“Our five-forward plan is a searching test of stamina and fitness. We play one inside-forward – generally Bobby Charlton – about ten yards behind the rest of the forwards to establish a link with the wing-halves. Once Charlton has collected the ball, or it has been passed to another forward, he immediately moves into line with the rest of the attack, so that from a goal-keeper’s point of view Manchester United on the attack must look like a red tidal wave.”
This in actual fact would look like seven players all attacking at the same time: the two wide players such as Berry and Pegg; two centre-forwards in Taylor and Viollet; one (deeper) inside-forward in Charlton (or Whelan)’ and the two half-backs in Edwards and Colman. As Duncan points out, if United then lost the ball, it would be up to him and Eddie Colman to get back with some urgency.
Duncan’s explanation illustrates that United played an incredibly fluid system during the mid-1950’s, but it wasn’t exactly a 3-2-2-3, the classical WM formation, as many would believe.
It is also interesting to see that in this description, that United were using a dual centre-forward tactic with Taylor and Viollet up front along with the two wingers…a formation more akin to 3-2-1-4 (or even an early 3-3-4) with Bobby Charlton playing deeper like an attacking midfield player, a role he became famous for during the mid to late 1960’s.
Unfortunately there is very limited video coverage illustrating the Busby Babes formation at that time. The best example available is the 1957 FA Cup Final, however an early injury to goalkeeper Ray Wood meant that United played most of the game with only ten men so tactical analysis is difficult. Although interestingly, due to Wood’s injury, it was the only senior game that Duncan Edwards actually played at centre-half.
Given United’s success during this period, the tactics described by Duncan clearly worked, although as Jonathan Wilson alludes:
“Busby’s United may have been fluid in British terms, and their brilliance is not in doubt, but they were still orthodox (meaning they used the WM) in European standards.”
While Wilson may be correct, it does pose the question of how were United so successful in Europe (two successive semi-finals) if we were using such an orthodox system? Our very young team were defeated by Real Madrid in 1957, the eventual winners, and then the team was ravaged by the Munich air tragedy in 1958 when many tipped us for eventual success.
Imagine for a minute that Edwards survived, where would he have played as tactical formations developed further?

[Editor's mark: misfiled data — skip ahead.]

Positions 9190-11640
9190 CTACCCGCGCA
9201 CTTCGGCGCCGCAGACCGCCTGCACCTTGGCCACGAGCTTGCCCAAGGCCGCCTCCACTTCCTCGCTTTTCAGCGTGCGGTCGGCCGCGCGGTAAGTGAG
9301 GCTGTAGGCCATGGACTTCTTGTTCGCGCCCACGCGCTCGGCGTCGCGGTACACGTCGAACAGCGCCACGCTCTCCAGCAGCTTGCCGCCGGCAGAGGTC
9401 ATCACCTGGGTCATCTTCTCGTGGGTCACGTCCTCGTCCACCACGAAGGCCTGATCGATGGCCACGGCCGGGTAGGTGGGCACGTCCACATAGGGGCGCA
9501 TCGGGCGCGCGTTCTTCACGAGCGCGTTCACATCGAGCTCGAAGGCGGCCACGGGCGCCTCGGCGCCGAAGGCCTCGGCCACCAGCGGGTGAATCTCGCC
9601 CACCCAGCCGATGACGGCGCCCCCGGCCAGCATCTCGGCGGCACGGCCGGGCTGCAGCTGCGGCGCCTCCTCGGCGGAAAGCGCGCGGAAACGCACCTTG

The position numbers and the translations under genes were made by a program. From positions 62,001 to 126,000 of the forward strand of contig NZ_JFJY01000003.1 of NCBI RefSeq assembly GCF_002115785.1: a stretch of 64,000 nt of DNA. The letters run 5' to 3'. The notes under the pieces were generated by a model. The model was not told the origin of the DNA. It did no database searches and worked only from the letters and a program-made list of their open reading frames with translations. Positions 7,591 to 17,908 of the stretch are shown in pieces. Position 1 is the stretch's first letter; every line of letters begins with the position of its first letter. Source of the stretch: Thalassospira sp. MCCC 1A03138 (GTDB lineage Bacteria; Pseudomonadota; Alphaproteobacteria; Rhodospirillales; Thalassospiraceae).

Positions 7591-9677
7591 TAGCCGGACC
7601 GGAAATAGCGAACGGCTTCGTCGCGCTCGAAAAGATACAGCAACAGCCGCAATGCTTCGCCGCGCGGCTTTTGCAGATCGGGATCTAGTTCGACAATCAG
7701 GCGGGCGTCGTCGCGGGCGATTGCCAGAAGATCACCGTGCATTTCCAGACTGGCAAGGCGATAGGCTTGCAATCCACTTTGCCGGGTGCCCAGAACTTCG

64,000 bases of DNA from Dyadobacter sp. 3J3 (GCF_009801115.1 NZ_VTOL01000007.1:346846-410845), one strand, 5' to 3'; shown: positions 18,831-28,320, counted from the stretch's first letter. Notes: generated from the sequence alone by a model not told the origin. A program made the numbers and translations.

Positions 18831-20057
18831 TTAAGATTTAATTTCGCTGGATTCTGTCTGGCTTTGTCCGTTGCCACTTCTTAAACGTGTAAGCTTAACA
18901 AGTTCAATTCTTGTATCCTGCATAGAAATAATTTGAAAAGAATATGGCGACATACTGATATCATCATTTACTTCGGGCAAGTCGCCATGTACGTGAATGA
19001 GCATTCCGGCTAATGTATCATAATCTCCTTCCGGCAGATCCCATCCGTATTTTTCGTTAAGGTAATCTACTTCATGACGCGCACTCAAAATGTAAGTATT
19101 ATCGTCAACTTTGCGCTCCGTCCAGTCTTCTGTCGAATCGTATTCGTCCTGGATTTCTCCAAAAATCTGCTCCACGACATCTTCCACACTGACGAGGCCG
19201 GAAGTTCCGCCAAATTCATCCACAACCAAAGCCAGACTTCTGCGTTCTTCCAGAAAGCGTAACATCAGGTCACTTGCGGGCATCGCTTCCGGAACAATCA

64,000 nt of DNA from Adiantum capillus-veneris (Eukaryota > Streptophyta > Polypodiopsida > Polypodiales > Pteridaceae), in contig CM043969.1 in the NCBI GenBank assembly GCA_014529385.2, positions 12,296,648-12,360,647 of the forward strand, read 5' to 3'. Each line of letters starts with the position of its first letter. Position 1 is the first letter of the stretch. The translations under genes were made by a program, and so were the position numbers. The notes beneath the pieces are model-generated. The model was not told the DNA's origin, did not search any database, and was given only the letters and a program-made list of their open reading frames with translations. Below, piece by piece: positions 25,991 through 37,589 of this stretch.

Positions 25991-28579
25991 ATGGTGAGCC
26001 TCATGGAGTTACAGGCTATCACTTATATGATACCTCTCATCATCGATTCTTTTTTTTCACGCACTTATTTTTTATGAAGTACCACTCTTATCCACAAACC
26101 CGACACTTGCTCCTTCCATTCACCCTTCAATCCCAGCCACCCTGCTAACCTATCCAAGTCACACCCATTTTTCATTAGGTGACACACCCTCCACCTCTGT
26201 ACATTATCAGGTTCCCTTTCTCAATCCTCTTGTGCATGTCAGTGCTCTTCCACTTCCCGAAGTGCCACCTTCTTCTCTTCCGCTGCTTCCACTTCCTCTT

After the 1958 World Cup, many teams adopted Brazil’s successful 4-2-4 system, with dual centre-halves, but again as Jonathan Wilson explains:
“In practice, the 4-2-4 almost never appeared in that form. In possession while attacking, it would be 3-3-4; out of possession, a 4-3-3. The system was widely adopted in this way.”
It would have been interesting to see how Duncan Edwards would have been used once the new tactics of 4-3-3 became popular in England. While he could certainly have played as a classic centre-half (he was good enough to play anywhere), it would have been strange for Matt Busby to choose to underplay one of his most potent attacking strengths. More likely, Busby would have found someone else to take up a role alongside Mark Jones (maybe Jackie Blanchflower) and continue to use Edwards in central midfield in the way Leeds United did with Johnny Giles and Billy Bremner.
In fact United only really started using dual centre-halves in the early-to-mid 1960’s with Foulkes and Stiles after moving to 4-3-3 formation, a system they deployed for most of the 1960’s.
Sadly we will never know.
However, during Duncan’s time at Old Trafford, he was only selected as a centre-half on one occasion, a Youth Cup tie against Plymouth in 1955, and even then he managed to join the attack and notch a goal.
In his own words, he was clearly deployed as a central midfielder in an attacking 3-3-4 formation, and but for Munich he would have been known as one of the greatest ever midfielders to grace the game.
I would highly recommend reading both books mentioned in this article. Duncan’s book regularly appears on Ebay while Jonathan Wilson’s book can be easily found on Amazon. Additionally, the DVD of the 1957 FA Cup Final is widely available too.
Finally, for anyone interested, my best ever Manchester United XI is:
Schmeichel; Neville, Ferdinand, Stam, Byrne; Best, Edwards, Robson, Charlton; Law and Ronaldo.
However, everyone will have their own opinion on that… something history can’t resolve.
Duncan Edwards entire youth career is chronicled in Tony’s book “Sons of United”. There are over 100 pages covering the Busby Babes from 1952 up until the Munich Air Disaster. “Sons of United” is available by ordering online at www.sonsofunited.com or contacting Tony direct via Twitter.